Ever have a pup who liked to hoover up rabbit droppings in the yard as if he were playing Pac-Man? Curious why your pooch loves to dive into the cat’s litter box and “help” you clean it? Ever wonder WHY some dogs eat poop?
In the spirit of last week’s blog “Why do dogs eat vomit”, I decided to swing into another gross dog habit: COPROPHAGIA. That is veterinary medical term for consuming feces (sounds a lot prettier than it really is, huh?). This originates from when mother has a litter of pups, and eats their stools to keep the den clean and less detectable by intruders. However, some dogs develop this unpleasant habit for a variety of other reasons…
First and most importantly, coprophagia in dogs could be for medical reasons. More and more studies have shown that many commercial dry dog foods do not provide enough digestive enzymes for our pets. Poop, in so many words, has tons of healthy, natural digestive enzymes. Rabbit droppings in particular are high in vitamin B and their cecotropes (“night stools”) are chalk full of natural and helpful enzymes. The theory is that most dogs who eat only dry kibble tend to be more deficient in these essential digestive enzymes, increasing their likelihood to seek out other sources — such as poop — to aid their deficiency.
The simple solution here is to visit your trusted veterinarian. They can rule out medical reasons, such as intestinal parasites, pancreatic issues (where digestive enzymes are secreted), or malabsorption problems, for your dog’s poop eating. De-worming for parasites, transitioning your pooch to a higher quality diet, and adding probiotics and/or digestive enzymes to their meals may help curtail their coprophagic tendencies.
Second, some dogs eat poop for a variety of behavioral reasons. Often times, it can be a learned behavior. Some dogs have to eat poop for nourishment to survive. Others are just bored and lack mental and physical exercise. The goal here is to train and work with your dog to discourage this nasty habit.
I trained a Bassett Hound who sadly came from a hoarding situation where she was living with almost 40 other animals in 1 home. She learned to eat stool to feed herself, as there was never enough food to go around. When she was rescued and placed into an adoptive home, she continued to eat poop, despite getting plenty of adequate nutrition. With patience, re-training, and being diligent about picking up poop in the yard, her stinky habit was reduced significantly.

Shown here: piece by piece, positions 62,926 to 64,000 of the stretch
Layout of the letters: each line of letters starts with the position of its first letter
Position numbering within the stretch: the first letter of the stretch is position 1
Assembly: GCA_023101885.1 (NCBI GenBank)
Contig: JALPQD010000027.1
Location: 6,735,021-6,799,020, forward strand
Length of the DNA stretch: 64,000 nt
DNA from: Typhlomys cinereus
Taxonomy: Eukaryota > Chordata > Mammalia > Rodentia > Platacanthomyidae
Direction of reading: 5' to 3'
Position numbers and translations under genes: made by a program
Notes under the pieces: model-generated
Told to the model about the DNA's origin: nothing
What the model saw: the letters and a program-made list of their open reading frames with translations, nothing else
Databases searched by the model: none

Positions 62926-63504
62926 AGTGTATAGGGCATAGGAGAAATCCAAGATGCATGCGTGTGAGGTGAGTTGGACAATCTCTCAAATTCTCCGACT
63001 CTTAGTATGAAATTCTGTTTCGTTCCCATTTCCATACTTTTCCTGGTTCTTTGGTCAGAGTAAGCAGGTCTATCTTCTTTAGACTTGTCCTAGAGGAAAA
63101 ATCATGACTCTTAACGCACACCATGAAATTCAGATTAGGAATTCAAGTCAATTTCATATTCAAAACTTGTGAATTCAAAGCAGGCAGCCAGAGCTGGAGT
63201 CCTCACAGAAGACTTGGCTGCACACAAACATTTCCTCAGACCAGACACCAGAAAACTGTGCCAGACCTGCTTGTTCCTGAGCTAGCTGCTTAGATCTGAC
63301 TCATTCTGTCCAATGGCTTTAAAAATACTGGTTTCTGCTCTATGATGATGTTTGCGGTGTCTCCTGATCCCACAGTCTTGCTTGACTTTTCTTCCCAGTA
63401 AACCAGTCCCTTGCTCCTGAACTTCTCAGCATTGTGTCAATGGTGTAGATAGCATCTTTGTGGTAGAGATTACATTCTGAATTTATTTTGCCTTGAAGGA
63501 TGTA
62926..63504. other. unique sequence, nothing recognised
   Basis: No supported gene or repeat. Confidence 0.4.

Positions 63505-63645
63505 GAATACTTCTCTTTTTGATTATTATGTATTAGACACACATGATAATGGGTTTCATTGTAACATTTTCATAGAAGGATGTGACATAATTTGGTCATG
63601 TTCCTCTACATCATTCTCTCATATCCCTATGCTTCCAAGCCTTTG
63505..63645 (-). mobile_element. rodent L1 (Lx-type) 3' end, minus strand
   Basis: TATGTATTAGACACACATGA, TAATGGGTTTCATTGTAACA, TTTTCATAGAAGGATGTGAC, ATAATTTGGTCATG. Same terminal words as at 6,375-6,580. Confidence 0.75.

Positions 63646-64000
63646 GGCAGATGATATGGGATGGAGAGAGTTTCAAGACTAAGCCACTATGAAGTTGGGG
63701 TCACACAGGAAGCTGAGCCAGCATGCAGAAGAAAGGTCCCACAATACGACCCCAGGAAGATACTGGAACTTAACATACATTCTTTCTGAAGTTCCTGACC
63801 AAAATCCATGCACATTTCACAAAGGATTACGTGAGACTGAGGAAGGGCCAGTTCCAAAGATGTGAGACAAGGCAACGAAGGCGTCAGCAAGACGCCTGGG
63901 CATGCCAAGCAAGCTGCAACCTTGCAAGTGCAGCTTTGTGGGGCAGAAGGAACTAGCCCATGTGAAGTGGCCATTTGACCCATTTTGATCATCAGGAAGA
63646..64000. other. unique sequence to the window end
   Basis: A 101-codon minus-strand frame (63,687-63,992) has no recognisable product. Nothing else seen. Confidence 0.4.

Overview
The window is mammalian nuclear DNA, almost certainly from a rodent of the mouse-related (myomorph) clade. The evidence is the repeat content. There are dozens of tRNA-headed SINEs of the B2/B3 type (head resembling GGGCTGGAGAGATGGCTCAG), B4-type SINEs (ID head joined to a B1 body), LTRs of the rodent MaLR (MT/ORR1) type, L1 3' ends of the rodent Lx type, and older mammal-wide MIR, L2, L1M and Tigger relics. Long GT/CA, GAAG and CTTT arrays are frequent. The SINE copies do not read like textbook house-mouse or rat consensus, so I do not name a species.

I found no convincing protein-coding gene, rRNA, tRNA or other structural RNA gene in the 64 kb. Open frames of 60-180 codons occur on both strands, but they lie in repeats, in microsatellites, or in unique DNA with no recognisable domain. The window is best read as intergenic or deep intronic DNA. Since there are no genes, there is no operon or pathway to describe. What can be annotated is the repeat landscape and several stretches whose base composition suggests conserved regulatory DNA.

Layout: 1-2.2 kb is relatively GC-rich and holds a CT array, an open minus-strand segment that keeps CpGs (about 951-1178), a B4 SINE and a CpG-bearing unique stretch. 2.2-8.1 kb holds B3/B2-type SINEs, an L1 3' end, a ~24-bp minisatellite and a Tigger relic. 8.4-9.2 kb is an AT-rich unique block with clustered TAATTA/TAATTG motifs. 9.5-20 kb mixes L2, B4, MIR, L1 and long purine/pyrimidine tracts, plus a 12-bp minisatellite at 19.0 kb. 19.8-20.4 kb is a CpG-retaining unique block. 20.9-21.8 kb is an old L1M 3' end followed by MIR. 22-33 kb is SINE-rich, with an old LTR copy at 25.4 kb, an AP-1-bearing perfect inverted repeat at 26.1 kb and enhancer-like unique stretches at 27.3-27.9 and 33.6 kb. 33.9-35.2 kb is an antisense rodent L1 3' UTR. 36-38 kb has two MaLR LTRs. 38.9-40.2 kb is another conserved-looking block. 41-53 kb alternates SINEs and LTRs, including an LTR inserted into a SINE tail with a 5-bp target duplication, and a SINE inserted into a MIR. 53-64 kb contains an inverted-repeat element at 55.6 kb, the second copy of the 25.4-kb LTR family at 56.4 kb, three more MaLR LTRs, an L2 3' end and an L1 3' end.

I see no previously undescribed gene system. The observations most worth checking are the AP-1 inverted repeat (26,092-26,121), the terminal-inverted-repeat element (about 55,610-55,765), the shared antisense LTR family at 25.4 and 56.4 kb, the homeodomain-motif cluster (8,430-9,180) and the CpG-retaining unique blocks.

The old wives tale that you should “rub your dog’s nose in it” when they have an accident is a fabulous way to train your dog to eat poop! Humans that try this technique often create so much anxiety in their dogs, that the pup will “eat the evidence” so they will not be punished. Moral of the story: DON’T DO THIS!
There are other dogs who are just downright quirky about their poop-eating, and we may never understand why. In the picture attached, you will see my old man Boomer, who used to LOVE poopsicles (frozen turds in the winter). He would dig them out of the snow, pick them up in his mouth, and fling them around like a toy. He never would consume them, but just enjoyed playing with them time to time. I found that if he had been cooped up recently from inclement weather, it increased the likelihood of him playing with poopsicles. This was always an indication to me as the owner that I needed to provide more physical and mental stimulation.
The long and short of it is if you have a dog who eats poop, the #1 step is to visit your vet. They can give you recommendations for stool eating deterrents that are safe for your pooch. Many vets carry For-Bid, a powder you sprinkle of your dog’s food that makes their stool taste awful, hopefully deterring them from consuming it. Then, consider diet changes, adding supplemental enzymes, and provide more healthy exercise for your pup. Manage your environment to set your dog up to succeed — always pick up right away, and keep the cat box clean and somewhere the dog doesn’t have access to it.